In November (2021) I wrote a couple of posts bemoaning the headaches of the Apple Intel to ARM architecture shift (part I and part II) before coming to a solution that works for me. (raku on docker on ubuntu on vftools as set out at the end of part II).
One of the drivers to choose this option was to get the whole of my (raku) stack running native on ARM (–platform linux/arm64) to get the performance boost of the new M1 CPU architecture.
Going back to something I posted in January 2021 – where I ran through the progressive speed ups that refactoring my code had achieved – there were a couple of test timings that I can now rerun.
|secs user time|
(1.2GHz/8GB/2 core macOS Intel core M)
|use Physics::Measure :ALL;||13||2.8|
|secs user time|
(3.2GHz/8GB/8 core macOS Apple M1)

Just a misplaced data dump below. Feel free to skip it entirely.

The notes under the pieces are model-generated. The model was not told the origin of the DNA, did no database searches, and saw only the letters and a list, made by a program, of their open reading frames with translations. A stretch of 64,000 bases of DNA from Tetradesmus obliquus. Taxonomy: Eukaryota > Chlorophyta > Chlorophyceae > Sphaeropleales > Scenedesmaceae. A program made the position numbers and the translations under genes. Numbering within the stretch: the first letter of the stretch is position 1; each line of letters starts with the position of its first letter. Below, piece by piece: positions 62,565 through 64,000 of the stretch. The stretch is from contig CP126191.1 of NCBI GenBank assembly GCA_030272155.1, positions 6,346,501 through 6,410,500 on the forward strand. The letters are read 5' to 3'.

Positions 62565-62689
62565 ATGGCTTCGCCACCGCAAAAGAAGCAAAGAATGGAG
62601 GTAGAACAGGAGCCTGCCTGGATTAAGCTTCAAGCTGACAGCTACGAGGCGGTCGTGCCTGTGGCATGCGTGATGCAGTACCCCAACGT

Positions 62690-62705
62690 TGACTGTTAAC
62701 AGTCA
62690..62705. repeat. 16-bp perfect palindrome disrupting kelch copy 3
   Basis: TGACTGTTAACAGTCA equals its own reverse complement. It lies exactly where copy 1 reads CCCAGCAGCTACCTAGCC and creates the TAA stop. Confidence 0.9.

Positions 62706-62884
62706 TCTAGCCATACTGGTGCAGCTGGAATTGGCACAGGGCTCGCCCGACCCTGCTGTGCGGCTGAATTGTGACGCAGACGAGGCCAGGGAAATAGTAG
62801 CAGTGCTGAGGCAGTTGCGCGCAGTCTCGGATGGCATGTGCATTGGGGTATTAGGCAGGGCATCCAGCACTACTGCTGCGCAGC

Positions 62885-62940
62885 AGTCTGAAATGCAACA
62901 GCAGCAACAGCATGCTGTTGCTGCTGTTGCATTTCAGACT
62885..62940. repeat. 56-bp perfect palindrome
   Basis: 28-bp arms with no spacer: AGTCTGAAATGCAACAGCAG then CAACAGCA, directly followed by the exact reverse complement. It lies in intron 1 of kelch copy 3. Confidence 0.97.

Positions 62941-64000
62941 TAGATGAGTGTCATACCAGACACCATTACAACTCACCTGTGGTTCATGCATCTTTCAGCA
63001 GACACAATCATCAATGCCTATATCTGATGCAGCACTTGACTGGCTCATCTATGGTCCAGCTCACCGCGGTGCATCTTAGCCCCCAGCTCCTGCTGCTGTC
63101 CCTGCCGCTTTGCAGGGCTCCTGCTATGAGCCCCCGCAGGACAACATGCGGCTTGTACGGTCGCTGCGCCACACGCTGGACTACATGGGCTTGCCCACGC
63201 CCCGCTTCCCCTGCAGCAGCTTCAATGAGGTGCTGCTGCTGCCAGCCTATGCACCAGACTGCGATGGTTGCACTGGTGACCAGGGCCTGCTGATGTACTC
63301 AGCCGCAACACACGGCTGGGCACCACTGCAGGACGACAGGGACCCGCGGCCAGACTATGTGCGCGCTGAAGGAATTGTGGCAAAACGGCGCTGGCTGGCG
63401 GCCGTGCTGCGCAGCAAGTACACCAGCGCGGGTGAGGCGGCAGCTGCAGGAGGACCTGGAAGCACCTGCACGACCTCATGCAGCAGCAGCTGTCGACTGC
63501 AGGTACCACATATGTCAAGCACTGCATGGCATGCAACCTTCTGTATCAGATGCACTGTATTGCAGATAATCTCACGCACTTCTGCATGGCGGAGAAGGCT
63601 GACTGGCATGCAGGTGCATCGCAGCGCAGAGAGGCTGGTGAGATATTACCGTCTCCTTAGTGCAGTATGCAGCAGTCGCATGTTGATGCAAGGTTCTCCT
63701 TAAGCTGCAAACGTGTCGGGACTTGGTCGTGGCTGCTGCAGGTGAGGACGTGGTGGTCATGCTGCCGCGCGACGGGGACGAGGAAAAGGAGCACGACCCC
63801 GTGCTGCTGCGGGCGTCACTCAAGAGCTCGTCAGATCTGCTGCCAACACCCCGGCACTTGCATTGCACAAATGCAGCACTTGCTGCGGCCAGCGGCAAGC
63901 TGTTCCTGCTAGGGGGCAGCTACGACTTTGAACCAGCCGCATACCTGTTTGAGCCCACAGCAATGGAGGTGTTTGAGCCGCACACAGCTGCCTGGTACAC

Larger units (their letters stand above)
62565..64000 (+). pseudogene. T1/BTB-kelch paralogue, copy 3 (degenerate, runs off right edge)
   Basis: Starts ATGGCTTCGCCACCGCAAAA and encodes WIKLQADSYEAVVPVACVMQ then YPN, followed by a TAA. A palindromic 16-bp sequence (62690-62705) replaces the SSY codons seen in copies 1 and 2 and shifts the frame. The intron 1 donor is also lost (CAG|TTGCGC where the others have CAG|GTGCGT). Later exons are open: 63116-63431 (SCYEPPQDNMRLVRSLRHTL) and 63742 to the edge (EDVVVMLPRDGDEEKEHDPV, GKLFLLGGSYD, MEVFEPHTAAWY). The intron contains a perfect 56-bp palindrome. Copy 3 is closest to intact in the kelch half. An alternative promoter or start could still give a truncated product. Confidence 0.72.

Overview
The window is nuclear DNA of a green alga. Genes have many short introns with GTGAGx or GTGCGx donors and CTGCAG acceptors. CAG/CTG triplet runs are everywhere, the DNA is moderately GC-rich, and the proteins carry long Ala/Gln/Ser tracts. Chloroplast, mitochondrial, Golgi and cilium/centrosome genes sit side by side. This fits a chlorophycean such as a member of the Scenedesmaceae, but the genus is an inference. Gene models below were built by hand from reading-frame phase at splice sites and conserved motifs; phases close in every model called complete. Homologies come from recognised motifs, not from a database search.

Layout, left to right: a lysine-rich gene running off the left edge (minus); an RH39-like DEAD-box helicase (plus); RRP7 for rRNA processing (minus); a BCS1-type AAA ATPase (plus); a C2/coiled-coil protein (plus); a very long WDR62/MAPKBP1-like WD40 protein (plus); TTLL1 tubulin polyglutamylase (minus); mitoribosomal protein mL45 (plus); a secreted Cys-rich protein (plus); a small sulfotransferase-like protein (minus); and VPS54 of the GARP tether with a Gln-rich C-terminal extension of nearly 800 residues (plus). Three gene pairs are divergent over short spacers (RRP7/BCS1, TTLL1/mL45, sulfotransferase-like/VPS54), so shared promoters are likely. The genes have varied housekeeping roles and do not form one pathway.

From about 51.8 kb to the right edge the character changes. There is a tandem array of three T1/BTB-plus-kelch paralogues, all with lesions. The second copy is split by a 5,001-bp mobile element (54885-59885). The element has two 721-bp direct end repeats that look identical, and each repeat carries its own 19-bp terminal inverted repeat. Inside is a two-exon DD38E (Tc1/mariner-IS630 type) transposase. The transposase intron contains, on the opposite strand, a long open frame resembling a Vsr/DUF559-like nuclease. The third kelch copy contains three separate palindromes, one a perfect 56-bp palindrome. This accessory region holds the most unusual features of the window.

|use Physics::Measure :ALL;||5.4||1.5|
|% improvement||first compile||pre-compiled|
|use Physics::Measure :ALL;||141%||87%|
So – the longer running tasks are showing a throughput improvement of up to 2.4x … my config. efforts and cash have been quite beneficial, then!
I also wanted to check the load across CPUs…
So it seems that my raku toolchain is fairly evenly loading the 4 performance cores … but this quick compile does not run long enough to get above about 60% load. The even spread is a very encouraging aspect of the built in raku concurrency support.
[Also – bear in mind that the new results are running in a docker container on an ubuntu VM on vftools on macOS – so there is a new level of system capability in play.]
Finally, I ran a full on raku load to check if all 4 performance CPUs would be kept busy …
raku -e '.say for ^∞'
This settles at %CPU = 121+76+24+10 = 230% (where 400% is the theoretical max of 100% per CPU times 4 CPUs). Green is the user process (terminal) and red the system process (vftools). Again, it is good to see raku evenly spreading the load across all performance cores.
Hmmm – wonder if I can get something to use the GPUs 😉
As ever, your feedback and comments are very welcome…